Finally, I don’t want to be the bozo PO that we’ve all encountered, and I have cursed, who did things half-assed, and leaving it to the next guy to clean up their mess.

Maybe it’s the old Boy Scout in me, taught to leave things better than how I found them.

1 Like

I tend not to make major changes to the car, not because I see myself as a caretaker of this particular car, but simply because that’s how I want my car to be. But if someone wanted to “slam” their car, or paint it some ungodly color, or throw a 2,000 watt stereo in it, or perform radical body or mechanical surgery , well I say more power to them. It’s their car and their money. I wouldn’t expect them to tell me what I’m doing is wrong so why would I feel I have the authority to tell them they are.

Regarding the next owner. Once money changes hands and the paperwork is done I have no say over what the new owner does or does not do to it. It’s none of my business. They could set it on fire in their driveway and it wouldn’t bother me a bit. I’d think they were foolish to do so, but I’d not lose any sleep over it.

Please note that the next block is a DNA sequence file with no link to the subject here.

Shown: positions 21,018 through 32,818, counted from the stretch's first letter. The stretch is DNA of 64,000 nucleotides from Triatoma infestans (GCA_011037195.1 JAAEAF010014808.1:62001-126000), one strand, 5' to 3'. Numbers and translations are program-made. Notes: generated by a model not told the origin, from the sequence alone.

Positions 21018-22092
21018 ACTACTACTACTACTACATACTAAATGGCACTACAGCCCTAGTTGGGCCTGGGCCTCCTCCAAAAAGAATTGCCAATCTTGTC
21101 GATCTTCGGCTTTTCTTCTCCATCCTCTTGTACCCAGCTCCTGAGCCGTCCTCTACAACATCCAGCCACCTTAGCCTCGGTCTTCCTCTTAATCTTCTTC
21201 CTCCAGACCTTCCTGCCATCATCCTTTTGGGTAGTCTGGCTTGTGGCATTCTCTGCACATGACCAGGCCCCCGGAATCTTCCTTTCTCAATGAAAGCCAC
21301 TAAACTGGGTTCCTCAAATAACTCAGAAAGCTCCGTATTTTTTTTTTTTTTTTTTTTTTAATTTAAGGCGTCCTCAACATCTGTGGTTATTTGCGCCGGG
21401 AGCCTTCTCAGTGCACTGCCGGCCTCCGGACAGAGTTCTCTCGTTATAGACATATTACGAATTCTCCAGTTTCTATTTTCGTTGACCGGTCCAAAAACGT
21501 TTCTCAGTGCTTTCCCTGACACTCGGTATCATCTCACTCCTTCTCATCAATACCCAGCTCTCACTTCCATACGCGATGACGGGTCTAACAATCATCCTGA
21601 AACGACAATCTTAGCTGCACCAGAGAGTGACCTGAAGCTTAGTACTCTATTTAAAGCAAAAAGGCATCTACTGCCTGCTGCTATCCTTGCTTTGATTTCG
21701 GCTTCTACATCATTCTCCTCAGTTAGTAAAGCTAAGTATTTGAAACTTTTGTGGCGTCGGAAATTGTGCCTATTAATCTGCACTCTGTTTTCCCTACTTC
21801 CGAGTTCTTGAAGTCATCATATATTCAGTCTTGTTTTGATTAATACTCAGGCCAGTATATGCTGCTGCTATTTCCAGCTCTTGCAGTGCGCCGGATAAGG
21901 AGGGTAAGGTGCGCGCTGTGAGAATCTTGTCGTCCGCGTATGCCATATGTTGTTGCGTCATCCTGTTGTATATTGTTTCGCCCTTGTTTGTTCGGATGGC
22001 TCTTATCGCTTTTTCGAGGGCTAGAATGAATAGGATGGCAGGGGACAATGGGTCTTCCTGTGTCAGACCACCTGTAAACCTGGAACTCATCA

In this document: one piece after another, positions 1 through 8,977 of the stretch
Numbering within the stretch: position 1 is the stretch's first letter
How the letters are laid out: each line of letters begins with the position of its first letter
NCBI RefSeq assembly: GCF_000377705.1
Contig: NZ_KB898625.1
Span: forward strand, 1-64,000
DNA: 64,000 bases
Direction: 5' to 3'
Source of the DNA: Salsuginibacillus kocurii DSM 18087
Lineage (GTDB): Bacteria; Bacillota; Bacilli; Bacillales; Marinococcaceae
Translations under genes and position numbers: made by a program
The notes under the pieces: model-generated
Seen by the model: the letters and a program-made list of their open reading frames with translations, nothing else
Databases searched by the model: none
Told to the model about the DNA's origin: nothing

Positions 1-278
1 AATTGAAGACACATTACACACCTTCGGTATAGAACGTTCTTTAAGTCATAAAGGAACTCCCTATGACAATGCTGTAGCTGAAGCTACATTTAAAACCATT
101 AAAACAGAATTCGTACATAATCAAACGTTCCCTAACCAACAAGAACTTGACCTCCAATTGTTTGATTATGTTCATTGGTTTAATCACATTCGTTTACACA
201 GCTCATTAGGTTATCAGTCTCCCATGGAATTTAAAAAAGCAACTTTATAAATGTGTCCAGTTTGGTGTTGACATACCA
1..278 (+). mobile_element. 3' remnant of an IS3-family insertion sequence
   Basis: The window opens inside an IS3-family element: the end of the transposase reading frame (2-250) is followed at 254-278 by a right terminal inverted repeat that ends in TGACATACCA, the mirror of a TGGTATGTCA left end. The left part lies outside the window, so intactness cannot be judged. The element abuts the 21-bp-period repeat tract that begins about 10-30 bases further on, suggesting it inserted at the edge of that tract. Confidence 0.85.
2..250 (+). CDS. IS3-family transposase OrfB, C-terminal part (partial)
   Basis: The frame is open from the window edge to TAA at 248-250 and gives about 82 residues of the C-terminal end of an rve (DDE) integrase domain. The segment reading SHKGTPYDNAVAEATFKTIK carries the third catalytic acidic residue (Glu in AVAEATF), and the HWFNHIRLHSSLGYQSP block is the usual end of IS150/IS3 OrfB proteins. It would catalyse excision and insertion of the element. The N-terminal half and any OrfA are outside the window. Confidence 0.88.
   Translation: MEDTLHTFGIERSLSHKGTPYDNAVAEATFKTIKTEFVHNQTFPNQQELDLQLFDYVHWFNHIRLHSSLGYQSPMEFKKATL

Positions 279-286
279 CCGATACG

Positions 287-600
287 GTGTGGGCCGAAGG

Totally agree John!..

A car is an object , nothing more nothing less. But, I happen to like my “object very much and do whatever I want to it that pleases me. I thrive on maintaining originality others on modifications or an investment . You have the “object” because you want it and because it yours you can do anything you want with it.
For me its an outlet to get away to a happy place, or just expensive therapy.
“It’s not what you can do to your car but what your car can do for you”.

OTOH I also believe that if you are an investor you need to know your market and listen to the people (with the $$).

“When in Rome…

1 Like

I agree; if you paid for it … it is yours to do with as you choose. While personally I prefer to keep a vehicle close to its original state, I will make changes so that I can drive and enjoy it. I’ve had the experience of the garage or trailer queen car I’m too worried about taking out in public for fear something might happen to it or that it might breakdown and be vulnerable. Personally, that stress wasn’t as fun for me as a car I can drive with fewer qualms.

For example I have no desire to fiddle with setting points again when electronic ignition has made life so much easier. Same for carburetors … or even a switch to fuel injection if someone feels so inclined. Now, I choose to keep those replaced original parts should someone later decide to put it all back to original state, but to me the point is to get the car on the road so I can enjoy it, as well as introduce the car to folks who had never seen one - and maybe pique their interest in older cars.